Put how can considering Christ help us?

Three applications, three things for you to grasp:

Satan wants you to suffer like Jesus did
I want you to see what sin does. I want you to learn to see sin as something hideous and repulsive. Sin as Satan presents it to us looks pleasurable and is pleasurable. It is pleasurable in exactly the same way a nice big juicy worm is pleasurable to a fish. Satan presents the bait and hides the hook. When we consider Christ we see the deadliness of sin. We see it for the awful thing that it is – it is so awful that God the Father wouldn’t even spare his own son when he took our sins upon him.

When Satan tempts you to sin, when he tempts you by painting sin in some bright and beautiful colours. Look at Christ on the cross, coming from the glory of Heaven, to the filth of earth, look at the bloodstained flesh torn body, hear his cry, “My God My God why have you forsaken me” and say to yourself – that’s what Satan wants me to end up like. The pleasure that Satan offers is real, but it lasts only for a short time, and then the hook the cruel hook is into you, and it can’t be got out without tearing your soul, without leaving its scar. Never lose sight of this, Satan does not want your happiness, he is prepared to trade off a few short years of pleasure, so that you will be as miserable as he is in Hell. Never lose sight of this, Satan wants to do to you what he did to Christ as he was passed through the hands of first the temple guards as they beat him to a pulp, and then as the Roman guards did the same, so that his face was marred beyond all human likeness. That is what Satan wants to do to you. Consider Jesus, and you will never lose sight of this.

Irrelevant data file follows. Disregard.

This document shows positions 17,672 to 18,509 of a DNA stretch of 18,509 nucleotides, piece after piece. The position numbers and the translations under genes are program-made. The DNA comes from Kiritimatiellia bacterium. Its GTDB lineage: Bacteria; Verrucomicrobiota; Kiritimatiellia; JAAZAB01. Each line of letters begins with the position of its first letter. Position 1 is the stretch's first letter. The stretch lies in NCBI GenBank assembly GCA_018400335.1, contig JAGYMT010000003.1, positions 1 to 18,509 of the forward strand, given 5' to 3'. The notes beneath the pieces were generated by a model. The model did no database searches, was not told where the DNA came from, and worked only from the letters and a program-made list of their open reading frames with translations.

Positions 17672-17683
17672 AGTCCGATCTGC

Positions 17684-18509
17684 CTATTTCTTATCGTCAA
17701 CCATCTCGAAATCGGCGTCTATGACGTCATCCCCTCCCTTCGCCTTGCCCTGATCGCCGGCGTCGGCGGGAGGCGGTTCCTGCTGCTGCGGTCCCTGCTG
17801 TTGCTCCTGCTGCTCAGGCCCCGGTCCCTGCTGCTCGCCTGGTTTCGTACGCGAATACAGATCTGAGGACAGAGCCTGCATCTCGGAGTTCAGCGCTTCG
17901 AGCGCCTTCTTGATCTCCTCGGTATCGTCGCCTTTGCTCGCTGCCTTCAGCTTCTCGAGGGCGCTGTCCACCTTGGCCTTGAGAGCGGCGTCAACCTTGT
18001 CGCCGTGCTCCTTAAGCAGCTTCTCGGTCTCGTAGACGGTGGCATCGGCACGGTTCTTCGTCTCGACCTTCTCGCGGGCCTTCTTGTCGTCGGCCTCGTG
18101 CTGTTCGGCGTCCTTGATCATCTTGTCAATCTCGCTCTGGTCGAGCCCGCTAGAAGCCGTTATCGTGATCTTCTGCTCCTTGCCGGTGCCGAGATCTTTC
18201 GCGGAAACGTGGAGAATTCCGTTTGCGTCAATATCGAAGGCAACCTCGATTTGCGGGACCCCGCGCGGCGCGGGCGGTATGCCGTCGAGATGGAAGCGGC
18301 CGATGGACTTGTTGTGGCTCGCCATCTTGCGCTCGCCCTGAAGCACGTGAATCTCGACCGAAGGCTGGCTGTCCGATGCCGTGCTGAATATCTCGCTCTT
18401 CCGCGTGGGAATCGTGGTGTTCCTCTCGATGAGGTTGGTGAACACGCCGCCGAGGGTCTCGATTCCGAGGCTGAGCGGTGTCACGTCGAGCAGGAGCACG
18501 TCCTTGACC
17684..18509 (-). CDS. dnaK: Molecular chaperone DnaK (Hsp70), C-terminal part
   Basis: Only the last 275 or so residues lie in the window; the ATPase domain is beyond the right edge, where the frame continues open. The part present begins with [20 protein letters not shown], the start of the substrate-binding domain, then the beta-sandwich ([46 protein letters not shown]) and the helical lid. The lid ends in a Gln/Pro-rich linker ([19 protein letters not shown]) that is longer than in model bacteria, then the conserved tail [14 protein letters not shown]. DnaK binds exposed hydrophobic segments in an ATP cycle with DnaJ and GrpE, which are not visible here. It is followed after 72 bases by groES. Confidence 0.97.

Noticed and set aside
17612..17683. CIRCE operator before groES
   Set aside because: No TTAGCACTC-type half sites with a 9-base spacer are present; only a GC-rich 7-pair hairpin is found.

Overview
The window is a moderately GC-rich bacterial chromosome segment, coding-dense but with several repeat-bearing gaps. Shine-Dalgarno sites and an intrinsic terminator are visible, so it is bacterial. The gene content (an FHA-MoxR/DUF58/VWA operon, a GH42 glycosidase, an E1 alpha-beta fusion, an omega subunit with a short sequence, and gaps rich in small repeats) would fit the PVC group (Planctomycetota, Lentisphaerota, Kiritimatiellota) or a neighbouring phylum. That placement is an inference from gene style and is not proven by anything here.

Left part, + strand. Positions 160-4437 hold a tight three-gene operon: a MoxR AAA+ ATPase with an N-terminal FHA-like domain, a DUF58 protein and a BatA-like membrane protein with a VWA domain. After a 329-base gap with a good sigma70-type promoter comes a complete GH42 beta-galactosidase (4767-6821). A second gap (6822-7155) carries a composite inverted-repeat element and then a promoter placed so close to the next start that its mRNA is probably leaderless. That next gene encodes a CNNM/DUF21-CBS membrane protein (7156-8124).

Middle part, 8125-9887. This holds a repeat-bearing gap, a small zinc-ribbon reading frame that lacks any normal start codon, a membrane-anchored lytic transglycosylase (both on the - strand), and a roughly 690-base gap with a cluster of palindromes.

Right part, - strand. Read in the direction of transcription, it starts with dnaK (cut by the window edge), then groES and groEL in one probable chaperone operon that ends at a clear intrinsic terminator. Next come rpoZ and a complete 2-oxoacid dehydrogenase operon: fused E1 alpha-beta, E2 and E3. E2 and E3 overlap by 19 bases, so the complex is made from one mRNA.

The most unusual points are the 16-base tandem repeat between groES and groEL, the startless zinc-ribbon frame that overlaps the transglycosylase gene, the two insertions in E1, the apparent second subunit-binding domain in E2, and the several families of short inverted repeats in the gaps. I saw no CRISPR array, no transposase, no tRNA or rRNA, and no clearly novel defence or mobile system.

I want you to see sin as something hideous and repulsive. Whenever you are tempted to sin, look at the sight of the battered and bleeding saviour – and say to yourself, this is what sin does to people.

Jesus had to pay for that sin you are about to commit
When Satan comes to you and says, “Look see how close to the line you can walk” – so often at your age the big question is what can I do, how far can I go, how close to the world can I get. Jesus did all this, went through all this to extract you from the clutches of Satan, how can we go back to stand on the brink again.

Even those very sins that Satan paints, and puts new names and colours upon, cost the best blood, the noblest blood, the life-blood, the heart-blood of the Lord Jesus.

As he hangs there he is paying for that sin that you are just about to commit. That lustful glance, that angry word, that bitter thought, that muttering at your parents. How can we? How can we?

From Thomas Brooks:
“Consider that Jesus Christ should come from the delight of his relationship with his Father to a world of sorrow and death.
Consider that God the Creator should be made a creature; that he that was clothed with glory should be wrapped with rags of flesh; he that filled heaven and earth with his glory should be cradled in a manger; the God that made the heavens working at Joseph’s homely trade; that he that binds the devils in chains should be tempted; that he, whose is the world, and the fullness thereof, should hunger and thirst; that the God of strength should be weary, the Judge of all flesh condemned, the God of life put to death; that he that is one with his father should cry out of misery, ‘My God, my God, why hast thou forsaken me?’; that he that had the keys of hell and death at his girdle should lie imprisoned in the sepulchre of another. Consider that that head, before which the angels do cast down their crowns, should be crowned with thorns; those ears, which hear nothing but hallelujahs of saints and angels, to hear the blasphemies of the multitude; that face, that was fairer than the sons of men, to be spit on by those beastly wretched Jews; that mouth and tongue, that spake as never man spake, accused for blasphemy; those hands, that freely swayed the sceptre of heaven, nailed to the cross; each sense annoyed: his feeling or touching, with a spear and nails; his smell, with stinking flavour, being crucified about Golgotha, the place of skulls; his taste, with vinegar and gall; his hearing, with reproaches, and sight of his mother and disciples bemoaning him; his soul, comfortless and forsaken; and all this for those very sins that Satan paints and puts fine colours upon! Oh! how should the consideration of this stir up the soul against it, and work the soul to fly from it, and to use all holy means whereby sin may be subdued and destroyed!”

How can we, how can we?